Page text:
82 FR 30885 - Agency Information Collection Activities: Application for Training, National Conservation Training CenterPDF
82 FR 30907 - Low Melt Polyester Staple Fiber (PSF) From Korea and Taiwan; Institution of Antidumping Duty Investigations and Scheduling of Preliminary Phase InvestigationsPDF
82 FR 30901 - Certain Beverage Brewing Capsules, Components Thereof, and Products Containing the Same; Commission Determination Finding No Violation of the Remedial Orders; Determination Not To Rescind the Remedial Orders; Termination of the Consolidated Enforcement and Rescission ProceedingPDF
82 FR 30747 - Air Plan Approval; Rhode Island; Reasonably Available Control Technology for US Watercraft, LLCPDF
82 FR 30815 - Air Plan Approval; Rhode Island; Reasonably Available Control Technology for US Watercraft, LLCPDF
82 FR 30861 - Proposed Information Collection Request; Comment Request; Clean Water Act Section 404 State-Assumed Programs; EPA ICR No. 0220.13, OMB Control No. 2040-0168PDF
82 FR 30920 - Nationwide Fund Advisors, et al.PDF
82 FR 30914 - Self-Regulatory Organizations; Financial Industry Regulatory Authority, Inc.; Notice of Filing and Immediate Effectiveness of a Proposed Rule Change To Extend the Implementation of FINRA Rule 4240 (Margin Requirements for Credit Default Swaps)PDF
82 FR 30923 - Self-Regulatory Organizations; Nasdaq ISE, LLC; Notice of Filing and Immediate Effectiveness of Proposed Rule Change To Specify an Exception to the Manner in Which Market Maker Immediate-or-Cancel Orders Will Be HandledPDF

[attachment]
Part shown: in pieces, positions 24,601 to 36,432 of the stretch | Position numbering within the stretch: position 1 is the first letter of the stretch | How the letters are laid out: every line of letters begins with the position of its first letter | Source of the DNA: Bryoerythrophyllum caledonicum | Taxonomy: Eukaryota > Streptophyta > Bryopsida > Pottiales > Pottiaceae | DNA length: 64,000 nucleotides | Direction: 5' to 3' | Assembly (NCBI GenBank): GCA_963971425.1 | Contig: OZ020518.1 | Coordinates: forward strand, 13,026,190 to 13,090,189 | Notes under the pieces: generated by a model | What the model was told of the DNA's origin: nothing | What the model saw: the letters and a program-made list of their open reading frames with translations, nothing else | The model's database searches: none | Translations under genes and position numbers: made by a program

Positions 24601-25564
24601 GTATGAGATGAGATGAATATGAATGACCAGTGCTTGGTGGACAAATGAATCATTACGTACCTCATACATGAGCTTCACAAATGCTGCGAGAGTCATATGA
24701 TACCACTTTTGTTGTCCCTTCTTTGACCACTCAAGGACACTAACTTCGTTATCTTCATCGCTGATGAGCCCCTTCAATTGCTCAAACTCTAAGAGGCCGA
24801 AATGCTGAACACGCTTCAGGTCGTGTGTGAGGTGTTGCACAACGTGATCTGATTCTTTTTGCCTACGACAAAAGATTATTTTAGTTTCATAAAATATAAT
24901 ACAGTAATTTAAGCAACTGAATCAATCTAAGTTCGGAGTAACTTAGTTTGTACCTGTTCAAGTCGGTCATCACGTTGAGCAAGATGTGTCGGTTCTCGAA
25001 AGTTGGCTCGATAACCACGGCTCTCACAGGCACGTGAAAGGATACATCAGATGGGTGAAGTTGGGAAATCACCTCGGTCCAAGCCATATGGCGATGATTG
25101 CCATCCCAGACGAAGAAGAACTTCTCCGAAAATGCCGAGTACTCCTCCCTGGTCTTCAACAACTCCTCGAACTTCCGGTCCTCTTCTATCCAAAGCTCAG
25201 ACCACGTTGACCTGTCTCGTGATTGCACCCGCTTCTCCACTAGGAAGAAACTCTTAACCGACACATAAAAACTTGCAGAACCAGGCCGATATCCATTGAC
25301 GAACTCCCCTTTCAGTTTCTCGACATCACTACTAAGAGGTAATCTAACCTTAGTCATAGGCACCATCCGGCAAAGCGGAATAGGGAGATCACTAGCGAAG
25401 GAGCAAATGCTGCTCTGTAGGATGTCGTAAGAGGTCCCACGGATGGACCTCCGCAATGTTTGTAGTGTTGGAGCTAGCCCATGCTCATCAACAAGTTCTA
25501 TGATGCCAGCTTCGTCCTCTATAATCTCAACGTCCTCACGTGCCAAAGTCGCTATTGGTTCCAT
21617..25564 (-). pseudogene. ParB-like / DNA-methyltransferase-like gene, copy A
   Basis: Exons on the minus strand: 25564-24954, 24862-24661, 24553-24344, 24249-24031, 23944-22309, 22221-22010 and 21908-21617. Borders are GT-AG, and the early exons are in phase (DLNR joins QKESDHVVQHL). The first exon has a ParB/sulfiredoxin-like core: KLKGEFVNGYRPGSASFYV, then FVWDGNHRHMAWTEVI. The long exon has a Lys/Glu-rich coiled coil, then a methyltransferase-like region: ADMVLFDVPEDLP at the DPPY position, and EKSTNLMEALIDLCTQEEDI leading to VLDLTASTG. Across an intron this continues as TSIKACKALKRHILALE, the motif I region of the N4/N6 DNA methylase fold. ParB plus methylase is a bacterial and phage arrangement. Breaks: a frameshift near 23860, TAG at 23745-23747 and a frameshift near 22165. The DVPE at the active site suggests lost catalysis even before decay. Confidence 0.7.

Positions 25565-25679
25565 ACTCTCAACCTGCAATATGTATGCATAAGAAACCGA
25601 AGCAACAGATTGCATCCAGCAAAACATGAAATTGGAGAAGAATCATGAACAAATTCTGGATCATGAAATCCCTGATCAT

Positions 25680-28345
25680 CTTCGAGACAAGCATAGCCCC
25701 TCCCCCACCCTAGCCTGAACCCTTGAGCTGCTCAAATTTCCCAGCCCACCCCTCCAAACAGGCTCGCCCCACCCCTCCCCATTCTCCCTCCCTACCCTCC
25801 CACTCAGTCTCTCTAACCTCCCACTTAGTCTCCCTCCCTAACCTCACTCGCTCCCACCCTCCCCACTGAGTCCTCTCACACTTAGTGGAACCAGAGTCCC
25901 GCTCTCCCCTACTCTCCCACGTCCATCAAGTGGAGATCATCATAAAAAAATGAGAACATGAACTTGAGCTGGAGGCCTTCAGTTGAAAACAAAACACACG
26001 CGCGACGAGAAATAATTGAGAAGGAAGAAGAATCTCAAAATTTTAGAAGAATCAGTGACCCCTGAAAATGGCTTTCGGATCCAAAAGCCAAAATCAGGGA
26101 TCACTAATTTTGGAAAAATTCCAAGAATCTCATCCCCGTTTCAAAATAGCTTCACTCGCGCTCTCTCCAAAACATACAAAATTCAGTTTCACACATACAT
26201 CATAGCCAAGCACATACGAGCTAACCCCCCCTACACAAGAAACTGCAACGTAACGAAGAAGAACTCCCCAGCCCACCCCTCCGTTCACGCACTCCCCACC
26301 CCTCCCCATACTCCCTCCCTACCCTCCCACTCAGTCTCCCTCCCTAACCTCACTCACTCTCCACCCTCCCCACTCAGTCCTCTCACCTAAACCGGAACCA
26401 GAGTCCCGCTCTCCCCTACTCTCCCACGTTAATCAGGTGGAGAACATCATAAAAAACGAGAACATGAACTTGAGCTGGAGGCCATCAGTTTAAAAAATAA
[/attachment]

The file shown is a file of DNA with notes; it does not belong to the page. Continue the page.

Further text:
82 FR 30916 - Self-Regulatory Organizations; Bats BZX Exchange, Inc.; Notice of Filing and Immediate Effectiveness of a Proposed Rule Change Related to Fees for Logical Ports on the Bats Equity Options PlatformPDF
82 FR 30933 - Self-Regulatory Organizations; ICE Clear Credit LLC; Notice of Proposed Rule Change, Security-Based Swap Submission, or Advance Notice Relating to the Clearance of Additional Credit Default Swap ContractsPDF
82 FR 30931 - Self-Regulatory Organizations; ICE Clear Credit LLC; Notice of Proposed Rule Change, Security-Based Swap Submission, or Advance Notice Relating to the Clearance of Additional Credit Default Swap ContractsPDF
82 FR 30921 - Self-Regulatory Organizations; ICE Clear Credit LLC; Notice of Filing and Immediate Effectiveness of a Proposed Rule Change Relating to ICC's Cash Investment Yield SchedulePDF
82 FR 30918 - Self-Regulatory Organizations; ICE Clear Europe Limited; Order Approving Proposed Rule Changes Relating to the CDS End-of-Day Price Discovery Policy and Price Submission Disciplinary FrameworkPDF
82 FR 30877 - National Institute of Diabetes and Digestive and Kidney Diseases; Notice of Closed MeetingsPDF